MAKE NO MISTAKE, I have nothing against wine. When I visit my wife's relatives in Tuscany, I drink their Brunello with an urgency that could be better addressed by an intravenous drip bag. Likewise, I have no quarrel with beer. These six-pack abs didn't build themselves. They're imported--from Milwaukee.
But there is only one drink for which I'll wax purple: bourbon. It is the ideal spirit--1.5 ounces of perfection distilled in an amber elixir (1.5 being Health and Human Service's definition of "one drink"--though in my house, HHS obviously isn't doing the pouring). Bourbon isn't as eager to please as rum, nor is it as buttoned-up as Scotch. Vodka is schizophrenic--by its very definition, it's colorless and odorless, so it takes on all the properties of whatever touched it last. And gin is so, well, ginny.
What that leaves as king of the mountain, in my book, is what Jim Beam's master distiller emeritus Booker Noe calls "Kentucky tea." A good bourbon is the ideal slow-and-steady pick-me-up. First, it bites you with its sweet burn. Then you learn to like it, when your tongue picks off the oaky vanillas and caramels, or perhaps the more subjective flavors of "cedars of Lebanon" or "new-mown grass," at which point, you know you're drunk. Bourbon is the spirit most likely to put you in an easy sipping rhythm with all its attendant benefits: the relaxation and conviviality, the brief waylay in that magically lucid state that resides somewhere between stone-cold sobriety and intoxication.
Walker Percy was a seminal bourbon fan for whom drinking Scotch was akin to "looking at a picture of Noel Coward," a whiskey he said assaulted the senses "with all the excitement of paregoric." Thus he advocated bourbon's analgesic benefits to help Joe Suburbia cope with existential questions such as, "Is this it? Listening to Cronkite and the grass growing?"
Lest one think Percy was an unrepentant lush, he added: "If I should appear to be suggesting that such a man proceed as quickly as possible to anesthetize his cerebral cortex by ingesting ethyl alcohol, the point is being missed. Or part of the point. The joy of bourbon drinking is not the pharmacological effect of C(2)H(2)OH on the cortex, but rather the instant of the whiskey being knocked back and the little explosion of Kentucky U.S.A. sunshine in the cavity of the nasopharynx and the hot bosky bite of Tennessee summertime--aesthetic considerations to which the effect of alcohol is, if not dispensable, at least secondary."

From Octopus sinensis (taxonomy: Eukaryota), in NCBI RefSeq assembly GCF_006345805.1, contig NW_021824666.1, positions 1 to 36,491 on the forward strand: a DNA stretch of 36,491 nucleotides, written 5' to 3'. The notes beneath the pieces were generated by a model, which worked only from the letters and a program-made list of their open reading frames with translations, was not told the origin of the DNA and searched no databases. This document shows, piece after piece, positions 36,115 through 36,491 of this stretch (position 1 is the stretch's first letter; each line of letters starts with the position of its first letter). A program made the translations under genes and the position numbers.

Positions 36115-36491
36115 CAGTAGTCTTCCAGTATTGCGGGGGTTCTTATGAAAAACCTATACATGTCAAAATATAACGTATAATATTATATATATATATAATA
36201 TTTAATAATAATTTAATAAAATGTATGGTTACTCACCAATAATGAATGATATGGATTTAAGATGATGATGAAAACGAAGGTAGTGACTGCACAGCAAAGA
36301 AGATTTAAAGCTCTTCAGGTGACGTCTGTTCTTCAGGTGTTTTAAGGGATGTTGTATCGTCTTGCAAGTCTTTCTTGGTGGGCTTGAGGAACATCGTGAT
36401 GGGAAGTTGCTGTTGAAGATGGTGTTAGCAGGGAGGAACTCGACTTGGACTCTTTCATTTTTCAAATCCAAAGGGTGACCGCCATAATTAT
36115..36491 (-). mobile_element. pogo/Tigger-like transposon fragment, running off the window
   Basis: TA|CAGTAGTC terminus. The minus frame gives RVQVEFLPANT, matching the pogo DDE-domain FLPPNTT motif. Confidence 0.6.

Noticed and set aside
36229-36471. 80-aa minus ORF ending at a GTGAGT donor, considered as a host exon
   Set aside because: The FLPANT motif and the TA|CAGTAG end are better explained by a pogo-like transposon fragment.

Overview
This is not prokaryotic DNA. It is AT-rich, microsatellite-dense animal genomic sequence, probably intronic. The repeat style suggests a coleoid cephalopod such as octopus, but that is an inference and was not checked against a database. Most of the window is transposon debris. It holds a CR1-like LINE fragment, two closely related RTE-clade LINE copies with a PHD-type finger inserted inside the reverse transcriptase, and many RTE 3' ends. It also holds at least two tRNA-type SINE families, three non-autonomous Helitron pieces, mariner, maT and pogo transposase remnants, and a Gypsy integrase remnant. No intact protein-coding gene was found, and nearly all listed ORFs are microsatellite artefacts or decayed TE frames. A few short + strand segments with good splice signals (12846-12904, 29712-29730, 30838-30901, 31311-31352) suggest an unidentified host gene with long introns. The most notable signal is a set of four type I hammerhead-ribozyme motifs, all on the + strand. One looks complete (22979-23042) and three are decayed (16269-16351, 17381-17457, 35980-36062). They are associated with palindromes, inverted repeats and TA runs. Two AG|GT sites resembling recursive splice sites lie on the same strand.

Mark Twain, who harbored no such animus against Scotch (he liked his drinks one way: strong), took a simpler view of bourbon: "Too much is barely enough." So in that Twainian tradition, I jumped at the chance recently to join a Distilled Spirits Council all-expenses paid junket on a bourbon tour of Kentucky. Other, more principled journalists insisted on paying their own way. But after years of racking up Maker's Mark tabs, I believed it was time for the liquor lobby to start giving something back.
In addition to fighting network television discrimination against running distilled spirits ads (there are no restrictions against beer and wine), the Distilled Spirits Council of the United States performs all sorts of invaluable services. They fight against ungodly excise taxes (half of the cost of every bottle of booze purchased is due to taxes). They help us fit in our bikinis with "summer slim-down" suggestions (example: instead of ordering a vodka and cranberry, how about vodka with just a splash of cranberry?). And perhaps most important, through programs such as their "Bourbon Trail" junket, they send thirsty reporters home with lots of keepsakes: bottles of Knob Creek and Russell's Reserve, specially hand-dipped wax bottles of Maker's (featuring red, white, and blue seals, instead of just the traditional red), stainless steel Wild Turkey pocket-flasks--ideal for taking the edge off of football games, horse races, or lengthy editorial meetings.
Though it will disappoint detractors, it should be noted that the Distilled Spirits Council does not promote alcoholism. In fact, they are so insistent about preaching the gospel of drinking responsibly, that they have even teamed up with Mothers Against Drunk Driving. And if one delves into their self-imposed "Code of Good Practice For Distilled Spirits Advertising and Marketing," you would likely get the giggles when considering that some regard them as merchants of death (at the risk of my sounding bought and paid for, the medical literature does suggest that moderate alcohol consumption can reduce the chances of getting heart disease and some forms of diabetes).